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a bishop, to their own infinite loss and inconvenience; and the obstinate determination of all the other Churches to keep them in that condition of disadvantage, though not without excuse, had fostered very uncharitable and unchristian feelings in the religious world of America. After the Revolution, however, the grievance under which the Episcopalians had so long suffered was removed with the willing assent of all, and the hearty and helpful concurrence of some who had figured among the most eminent and formidable opponents of the British Government. John Adams, as the first American Envoy at the Court of St. James's, was both active and discreet in his efforts to promote the consecration of American bishops in London. Benjamin Franklin, though himself no great church-goer, had all through life been very ready to give advice upon religious matters, and sometimes to volunteer it in quarters where it was not acceptable. He had been the prime mover in equipping Philadelphia with a non-sectarian meetinghouse, for the use of any preacher of any persuasion. Sectarian places of worship he seldom entered; (for he complained that the minister aimed at making his hearers good Presbyterians and Congregationalists rather than good citizens ;) but he taught his neighbours how to fit their steeples with lightning-conductors, and there was no end to the conspicuously unselfish trouble which he took in helping them to warm the inside of their churches. His interest in other people's religion once carried him so far that he assisted a Noble Lord of his acquaintance to abridge the Anglican Liturgy; but that was almost the only unsuccessful venture of his enterprising career, inasmuch as very few copies were sold, and the bulk became waste paper.? before it happened. A very curious passage from his pen is printed in the Fifth Appendix at the end of this volume.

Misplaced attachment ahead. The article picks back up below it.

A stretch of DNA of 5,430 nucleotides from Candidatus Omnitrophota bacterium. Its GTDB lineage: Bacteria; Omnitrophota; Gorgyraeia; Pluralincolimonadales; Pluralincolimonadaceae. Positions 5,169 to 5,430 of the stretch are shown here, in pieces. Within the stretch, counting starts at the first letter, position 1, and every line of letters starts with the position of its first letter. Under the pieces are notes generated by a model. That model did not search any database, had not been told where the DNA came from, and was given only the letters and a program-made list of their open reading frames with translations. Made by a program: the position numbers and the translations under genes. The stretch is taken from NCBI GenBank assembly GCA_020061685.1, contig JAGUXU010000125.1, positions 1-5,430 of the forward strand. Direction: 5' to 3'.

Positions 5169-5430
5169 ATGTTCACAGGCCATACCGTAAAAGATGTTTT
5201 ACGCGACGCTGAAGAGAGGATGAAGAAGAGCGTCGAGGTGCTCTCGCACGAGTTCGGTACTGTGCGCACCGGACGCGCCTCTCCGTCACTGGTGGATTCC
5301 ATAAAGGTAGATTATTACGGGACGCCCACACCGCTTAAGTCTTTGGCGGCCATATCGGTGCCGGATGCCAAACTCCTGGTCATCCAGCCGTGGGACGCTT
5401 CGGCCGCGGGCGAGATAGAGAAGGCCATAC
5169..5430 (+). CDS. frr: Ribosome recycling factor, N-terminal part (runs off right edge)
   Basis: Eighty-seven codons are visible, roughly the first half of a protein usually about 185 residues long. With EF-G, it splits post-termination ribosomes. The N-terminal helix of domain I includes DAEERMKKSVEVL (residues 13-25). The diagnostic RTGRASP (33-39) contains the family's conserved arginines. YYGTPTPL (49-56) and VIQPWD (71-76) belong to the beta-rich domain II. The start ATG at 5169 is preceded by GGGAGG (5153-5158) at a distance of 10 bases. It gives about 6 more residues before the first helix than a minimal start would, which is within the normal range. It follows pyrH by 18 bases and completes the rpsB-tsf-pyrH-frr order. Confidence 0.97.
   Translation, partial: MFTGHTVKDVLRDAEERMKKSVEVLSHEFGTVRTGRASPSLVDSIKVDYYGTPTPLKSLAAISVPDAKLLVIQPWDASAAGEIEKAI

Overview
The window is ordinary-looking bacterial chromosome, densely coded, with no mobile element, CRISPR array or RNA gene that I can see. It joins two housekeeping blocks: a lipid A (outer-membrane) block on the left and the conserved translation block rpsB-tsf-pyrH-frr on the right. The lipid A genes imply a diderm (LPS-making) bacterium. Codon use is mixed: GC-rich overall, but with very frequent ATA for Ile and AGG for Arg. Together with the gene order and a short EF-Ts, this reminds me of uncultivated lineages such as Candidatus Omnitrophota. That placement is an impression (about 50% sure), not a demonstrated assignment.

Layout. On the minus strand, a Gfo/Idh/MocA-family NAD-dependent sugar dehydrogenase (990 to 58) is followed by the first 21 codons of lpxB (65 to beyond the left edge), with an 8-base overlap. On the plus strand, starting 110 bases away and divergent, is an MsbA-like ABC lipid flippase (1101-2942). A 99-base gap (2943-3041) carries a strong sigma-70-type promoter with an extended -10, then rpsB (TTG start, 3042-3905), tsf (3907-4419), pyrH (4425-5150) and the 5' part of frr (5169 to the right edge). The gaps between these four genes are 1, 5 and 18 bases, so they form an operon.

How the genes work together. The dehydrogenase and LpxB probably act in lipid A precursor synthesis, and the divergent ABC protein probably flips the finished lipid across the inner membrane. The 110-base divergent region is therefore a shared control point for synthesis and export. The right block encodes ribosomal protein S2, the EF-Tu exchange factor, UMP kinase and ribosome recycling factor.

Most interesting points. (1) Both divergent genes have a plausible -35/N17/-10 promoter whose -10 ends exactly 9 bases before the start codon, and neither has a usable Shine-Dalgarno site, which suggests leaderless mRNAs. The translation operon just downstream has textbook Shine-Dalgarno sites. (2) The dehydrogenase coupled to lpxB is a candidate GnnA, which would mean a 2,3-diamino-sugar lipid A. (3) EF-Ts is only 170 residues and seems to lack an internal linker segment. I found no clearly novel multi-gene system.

1 Letter from Franklin printed in the Memoirs of Granville Sharp, Esq.; Part II., chapter vi. "Franklin attributed the failure of the book to his noble collaborator, who had abridged the Prayers very badly. He himself had undertaken only the Catechism, and the reading and singing Psalms. Franklin had suffered, very early in life, for his zeal endeav